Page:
Inheritance in Python

Inheritance is the capability of one class to derive or inherit the properties from some another class. The benefits of inheritance are:

  1. It represents real-world relationships well.
  2. It provides reusability of a code. We don’t have to write the same code again and again. Also, it allows us to add more features to a class without modifying it.
  3. It is transitive in nature, which means that if class B inherits from another class A, then all the subclasses of B would automatically inherit from class A.

Below is a simple example of inheritance in Python

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# A Python program to demonstrate inheritance 
   
# Base or Super class. Note object in bracket.
# (Generally, object is made ancestor of all classes)
# In Python 3.x "class Person" is 
# equivalent to "class Person(object)"
class Person(object):
       
    # Constructor
    def __init__(self, name):
        self.name = name
   
    # To get name
    def getName(self):
        return self.name
   
    # To check if this person is employee
    def isEmployee(self):
        return False
   
   
# Inherited or Sub class (Note Person in bracket)
class Employee(Person):
   
    # Here we return true
    def isEmployee(self):
        return True
   
# Driver code
emp = Person("Geek1"# An Object of Person
print(emp.getName(), emp.isEmployee())
   
emp = Employee("Geek2") # An Object of Employee
print(emp.getName(), emp.isEmployee())

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Output:

Geek1 False
Geek2 True

What is object class?
Like Java Object class, in Python (from version 3.x), object is root of all classes.

In Python 3.x, “class Test(object)” and “class Test” are same.
In Python 2.x, “class Test(object)” creates a class with object as parent (called new style class) and “class Test” creates old style class (without object parent). Refer this for more details.

Subclassing (Calling constructor of parent class)
A child class needs to identify which class is its parent class. This can be done by mentioning the parent class name in the definition of the child class.
Eg: class subclass_name (superclass_name):
_ _ _
_ _ _

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# Python code to demonstrate how parent constructors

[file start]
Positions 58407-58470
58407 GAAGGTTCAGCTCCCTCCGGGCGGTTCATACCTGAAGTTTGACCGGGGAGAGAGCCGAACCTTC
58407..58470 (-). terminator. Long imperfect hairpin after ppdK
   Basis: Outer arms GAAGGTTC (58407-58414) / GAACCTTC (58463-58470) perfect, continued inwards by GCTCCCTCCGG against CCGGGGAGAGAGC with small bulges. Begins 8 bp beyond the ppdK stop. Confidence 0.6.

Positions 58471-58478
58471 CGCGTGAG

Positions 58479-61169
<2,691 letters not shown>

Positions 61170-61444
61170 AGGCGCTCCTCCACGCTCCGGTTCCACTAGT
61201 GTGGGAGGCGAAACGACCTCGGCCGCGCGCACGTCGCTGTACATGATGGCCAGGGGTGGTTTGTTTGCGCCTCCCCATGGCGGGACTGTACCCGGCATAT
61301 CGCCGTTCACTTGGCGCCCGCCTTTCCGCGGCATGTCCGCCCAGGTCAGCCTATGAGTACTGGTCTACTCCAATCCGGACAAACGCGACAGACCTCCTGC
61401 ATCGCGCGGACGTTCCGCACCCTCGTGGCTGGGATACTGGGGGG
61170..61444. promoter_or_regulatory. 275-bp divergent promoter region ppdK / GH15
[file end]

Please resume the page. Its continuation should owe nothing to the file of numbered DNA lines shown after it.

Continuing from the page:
# are called.
  
# parent class
class Person( object ):    
  
        # __init__ is known as the constructor         
        def __init__(self, name, idnumber):   
                self.name = name
                self.idnumber = idnumber
        def display(self):
                print(self.name)
                print(self.idnumber)
  
# child class
class Employee( Person ):           
        def __init__(self, name, idnumber, salary, post):
                self.salary = salary
                self.post = post
  
                # invoking the __init__ of the parent class 
                Person.__init__(self, name, idnumber) 
  
                  
# creation of an object variable or an instance
a = Person('Rahul', 886012)    
  
# calling a function of the class Person using its instance
a.display() 

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Output:

Rahul
886012

‘a’ is the instance created for the class Person. It invokes the __init__() of the referred class. You can see ‘object’ written in the declaration of the class Person. In Python, every class inherits from a built-in basic class called as ‘object’. The constructor i.e. the ‘__init__’ function of a class is invoked when we create an object variable or an instance of the class.

The variables defined within __init__() are called as the instance variables or objects. Hence, ‘name’ and ‘idnumber’ are the objects of the class Person. Similarly, ‘salary’ and ‘post’ are the objects of the class Employee. Since the class Employee inherits from class Person, ‘name’ and ‘idnumber’ are also the objects of class Employee.

If you forget to invoke the __init__() of the parent class then its instance variables would not be available to the child class.
The following code produces an error for the same reason.

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# Python program to demonstrate error if we
# forget to invoke __init__() of parent.
  
class A:
      def __init__(self, n = 'Rahul'):